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Saturday March 27, 2010

Up close and personal

leecheng@thestar.com.my

The father and daughter team of architect firm Hijjas Kasturi Associates reveal their common cause – nation building.

THERE is something about a father and a daughter working together. The woman beside him, though no longer a child, is still his “little girl”. Such is the case with Hijjas Kasturi and his daughter Serina Hijjas, director of Hijjas Kasturi Associates Sdn Bhd.

Both of them share a love for architecture and have strong views about what they feel are the important things in life.

For Serina, her initiation into architecture was inevitable. As a child, she was always surrounded by some element or aspect of it.

As she came to a crossroad, it just seemed natural to head for architectural school, given her love for art and sciences and the mentor she has.

A strong advocate of environmental-friendly buildings, Serina, 45, the third in a family of five children, belongs to a generation that is more aware of sustainable designs and the merits that come with it.

“Every generation has a cause and today’s generation of architects believe in sustainable designs,” says the mother of two.

That does not mean her father is not in tune with the green movement. As the renowned Malaysian architect puts it, as far as he can remember, “houses during your (the writer’s) mother’s generation were green.” They had courtyards for ventilation, high ceilings and cross air ventilation among other green elements.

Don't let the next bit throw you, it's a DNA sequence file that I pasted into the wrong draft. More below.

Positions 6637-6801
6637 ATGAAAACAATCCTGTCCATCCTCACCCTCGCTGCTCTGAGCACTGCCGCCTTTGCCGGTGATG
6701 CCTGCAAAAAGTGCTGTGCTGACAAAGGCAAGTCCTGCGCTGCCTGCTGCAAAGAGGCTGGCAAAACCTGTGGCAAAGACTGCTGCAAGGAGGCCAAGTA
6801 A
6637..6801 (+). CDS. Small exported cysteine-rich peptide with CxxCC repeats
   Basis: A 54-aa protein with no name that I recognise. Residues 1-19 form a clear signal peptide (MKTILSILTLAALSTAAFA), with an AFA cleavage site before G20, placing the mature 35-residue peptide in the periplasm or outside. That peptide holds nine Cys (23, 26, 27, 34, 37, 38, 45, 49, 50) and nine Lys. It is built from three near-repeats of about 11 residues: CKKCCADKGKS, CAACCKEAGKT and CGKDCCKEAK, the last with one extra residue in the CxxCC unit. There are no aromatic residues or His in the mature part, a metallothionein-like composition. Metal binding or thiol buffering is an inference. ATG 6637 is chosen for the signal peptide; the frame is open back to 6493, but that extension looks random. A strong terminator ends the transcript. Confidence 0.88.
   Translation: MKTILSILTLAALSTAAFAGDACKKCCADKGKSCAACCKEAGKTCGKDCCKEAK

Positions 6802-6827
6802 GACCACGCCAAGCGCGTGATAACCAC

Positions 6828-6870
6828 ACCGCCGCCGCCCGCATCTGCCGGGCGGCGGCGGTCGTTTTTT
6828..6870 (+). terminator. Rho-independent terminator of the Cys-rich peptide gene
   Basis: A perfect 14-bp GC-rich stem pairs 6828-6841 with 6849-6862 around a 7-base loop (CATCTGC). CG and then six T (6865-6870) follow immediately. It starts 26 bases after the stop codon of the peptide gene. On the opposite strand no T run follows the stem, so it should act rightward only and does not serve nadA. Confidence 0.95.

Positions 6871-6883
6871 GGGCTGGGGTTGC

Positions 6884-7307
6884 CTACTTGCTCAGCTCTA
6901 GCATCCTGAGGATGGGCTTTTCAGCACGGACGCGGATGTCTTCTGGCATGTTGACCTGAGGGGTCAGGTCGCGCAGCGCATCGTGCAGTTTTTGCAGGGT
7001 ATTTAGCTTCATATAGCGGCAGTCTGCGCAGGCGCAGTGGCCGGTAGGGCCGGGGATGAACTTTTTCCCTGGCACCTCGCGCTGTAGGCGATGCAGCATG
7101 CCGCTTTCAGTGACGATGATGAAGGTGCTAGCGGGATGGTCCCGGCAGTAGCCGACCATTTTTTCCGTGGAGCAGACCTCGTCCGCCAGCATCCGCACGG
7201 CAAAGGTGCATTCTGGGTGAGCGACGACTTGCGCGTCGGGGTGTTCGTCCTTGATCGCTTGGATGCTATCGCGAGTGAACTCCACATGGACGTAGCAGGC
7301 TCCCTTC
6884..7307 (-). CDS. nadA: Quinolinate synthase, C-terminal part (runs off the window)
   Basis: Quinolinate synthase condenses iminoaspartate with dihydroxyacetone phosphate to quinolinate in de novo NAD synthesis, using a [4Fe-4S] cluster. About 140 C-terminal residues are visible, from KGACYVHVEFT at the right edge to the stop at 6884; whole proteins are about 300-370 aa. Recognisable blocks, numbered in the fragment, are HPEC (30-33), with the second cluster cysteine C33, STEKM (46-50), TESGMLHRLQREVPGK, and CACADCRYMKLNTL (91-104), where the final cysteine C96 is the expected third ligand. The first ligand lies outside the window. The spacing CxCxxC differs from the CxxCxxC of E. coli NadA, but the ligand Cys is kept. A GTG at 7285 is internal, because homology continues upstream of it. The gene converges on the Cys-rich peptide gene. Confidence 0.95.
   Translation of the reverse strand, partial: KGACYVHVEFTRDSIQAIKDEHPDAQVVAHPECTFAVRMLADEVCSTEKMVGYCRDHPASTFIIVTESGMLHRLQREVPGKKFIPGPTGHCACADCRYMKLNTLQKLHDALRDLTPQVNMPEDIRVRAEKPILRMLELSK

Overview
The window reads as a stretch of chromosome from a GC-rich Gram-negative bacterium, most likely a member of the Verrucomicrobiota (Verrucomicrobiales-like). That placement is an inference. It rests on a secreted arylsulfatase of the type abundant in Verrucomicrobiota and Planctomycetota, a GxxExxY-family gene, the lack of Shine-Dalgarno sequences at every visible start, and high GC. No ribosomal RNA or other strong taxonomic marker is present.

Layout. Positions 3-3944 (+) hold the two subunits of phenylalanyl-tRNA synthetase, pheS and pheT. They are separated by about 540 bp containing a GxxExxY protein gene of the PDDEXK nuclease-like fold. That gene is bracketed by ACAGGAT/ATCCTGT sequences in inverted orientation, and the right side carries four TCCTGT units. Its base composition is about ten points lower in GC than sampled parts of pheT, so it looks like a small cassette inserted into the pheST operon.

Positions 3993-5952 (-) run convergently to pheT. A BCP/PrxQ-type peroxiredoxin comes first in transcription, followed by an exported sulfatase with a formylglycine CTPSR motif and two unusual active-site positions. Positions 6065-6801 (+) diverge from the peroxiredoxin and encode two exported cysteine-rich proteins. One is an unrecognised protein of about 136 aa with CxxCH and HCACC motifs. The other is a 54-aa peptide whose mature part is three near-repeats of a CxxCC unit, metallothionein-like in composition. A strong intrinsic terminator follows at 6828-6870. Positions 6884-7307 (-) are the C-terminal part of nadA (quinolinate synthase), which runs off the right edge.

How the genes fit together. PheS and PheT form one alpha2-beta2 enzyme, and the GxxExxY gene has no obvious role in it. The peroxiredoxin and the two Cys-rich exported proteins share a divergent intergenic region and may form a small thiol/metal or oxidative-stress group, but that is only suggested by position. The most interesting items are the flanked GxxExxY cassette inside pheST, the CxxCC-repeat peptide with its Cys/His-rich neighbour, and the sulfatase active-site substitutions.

Past generations were also conscious of the environment, but they did not put labels to it. Today, there are all sorts of green indexes and Serina is very much involved with Malaysia’s Green Building Index, a rating tool for developers and building owners to design and construct green, sustainable buildings that are energy and water-efficient with a healthier indoor environment.

Hijjas belongs to Malaysia’s first generation of architects and nation building was a cause he and his contemporaries held dear during their time.

“When I completed my studies, my sole aim was to come home. But when I go on my lectures overseas, I am appalled when Malaysian students tell me that they want to remain abroad. That all-consuming feeling ‘this is my Malaysia, this is my country’ is no longer with them as it was with me,” Hijjas says.

Born in Singapore in 1936, Hijjas moved to Malaysia in 1967 and founded the School of Art and Architecture at the Mara Institute of Technology.

Throughout his career, his single focus and goal has been nation-building. In a way, it was a sign of the times he was living in and he made the country’s challenge his own.

For Hijjas, that challenge continues today as Malaysia and its regional counterparts continue to evolve economically and politically.

“If you consider all our woes and problems, the current economic and financial crisis is insignificant. I have gone through so many upheavals – the Japanese occupation, the 1969 racial riots and various recessions. We have developed fast. Maybe the standard is not there.

“Our first scholars were from Oxford and Cambridge in Britain and there are not many of those today. We have lost the ability to think critically and instead given ourselves a cause, not in nation-building, but in the pursuit of a lifestyle. That is why people, upon graduating, remain abroad,” says Hijjas.

Serina admits it was challenging for her to return to Malaysia after living abroad for several years. There were adjustments to be made. “This is a nice place to live. I am proud to tell my kids they are Malaysian, although they look mixed. It is a pity that we are losing skill and talent abroad,” she says, referring to the country’s brain drain.